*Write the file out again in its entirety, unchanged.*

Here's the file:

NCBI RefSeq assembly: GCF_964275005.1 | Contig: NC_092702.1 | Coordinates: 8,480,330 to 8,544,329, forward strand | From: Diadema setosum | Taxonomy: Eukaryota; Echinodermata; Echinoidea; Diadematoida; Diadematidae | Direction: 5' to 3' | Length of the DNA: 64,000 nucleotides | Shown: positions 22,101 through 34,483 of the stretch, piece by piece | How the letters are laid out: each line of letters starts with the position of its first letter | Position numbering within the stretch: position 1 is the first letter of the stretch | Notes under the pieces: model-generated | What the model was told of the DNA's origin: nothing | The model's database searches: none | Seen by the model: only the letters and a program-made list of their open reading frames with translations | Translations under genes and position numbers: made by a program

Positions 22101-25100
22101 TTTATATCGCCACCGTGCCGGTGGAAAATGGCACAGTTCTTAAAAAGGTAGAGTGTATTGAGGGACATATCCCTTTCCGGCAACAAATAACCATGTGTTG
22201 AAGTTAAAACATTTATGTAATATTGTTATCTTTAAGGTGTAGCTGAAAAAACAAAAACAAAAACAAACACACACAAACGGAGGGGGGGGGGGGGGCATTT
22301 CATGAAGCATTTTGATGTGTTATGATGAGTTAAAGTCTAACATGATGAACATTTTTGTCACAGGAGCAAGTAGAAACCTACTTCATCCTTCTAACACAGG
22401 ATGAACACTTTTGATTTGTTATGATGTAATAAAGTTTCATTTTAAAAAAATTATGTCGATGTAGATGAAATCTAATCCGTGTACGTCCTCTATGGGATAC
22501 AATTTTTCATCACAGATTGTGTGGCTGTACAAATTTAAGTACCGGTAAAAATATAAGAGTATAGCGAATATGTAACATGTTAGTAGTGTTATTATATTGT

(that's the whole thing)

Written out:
NCBI RefSeq assembly: GCF_964275005.1 | Contig: NC_092702.1 | Coordinates: 8,480,330 to 8,544,329, forward strand | From: Diadema setosum | Taxonomy: Eukaryota; Echinodermata; Echinoidea; Diadematoida; Diadematidae | Direction: 5' to 3' | Length of the DNA: 64,000 nucleotides | Shown: positions 22,101 through 34,483 of the stretch, piece by piece | How the letters are laid out: each line of letters starts with the position of its first letter | Position numbering within the stretch: position 1 is the first letter of the stretch | Notes under the pieces: model-generated | What the model was told of the DNA's origin: nothing | The model's database searches: none | Seen by the model: only the letters and a program-made list of their open reading frames with translations | Translations under genes and position numbers: made by a program

Positions 22101-25100
22101 TTTATATCGCCACCGTGCCGGTGGAAAATGGCACAGTTCTTAAAAAGGTAGAGTGTATTGAGGGACATATCCCTTTCCGGCAACAAATAACCATGTGTTG
22201 AAGTTAAAACATTTATGTAATATTGTTATCTTTAAGGTGTAGCTGAAAAAACAAAAACAAAAACAAACACACACAAACGGAGGGGGGGGGGGGGGCATTT
22301 CATGAAGCATTTTGATGTGTTATGATGAGTTAAAGTCTAACATGATGAACATTTTTGTCACAGGAGCAAGTAGAAACCTACTTCATCCTTCTAACACAGG
22401 ATGAACACTTTTGATTTGTTATGATGTAATAAAGTTTCATTTTAAAAAAATTATGTCGATGTAGATGAAATCTAATCCGTGTACGTCCTCTATGGGATAC
22501 AATTTTTCATCACAGATTGTGTGGCTGTACAAATTTAAGTACCGGTAAAAATATAAGAGTATAGCGAATATGTAACATGTTAGTAGTGTTATTATATTGT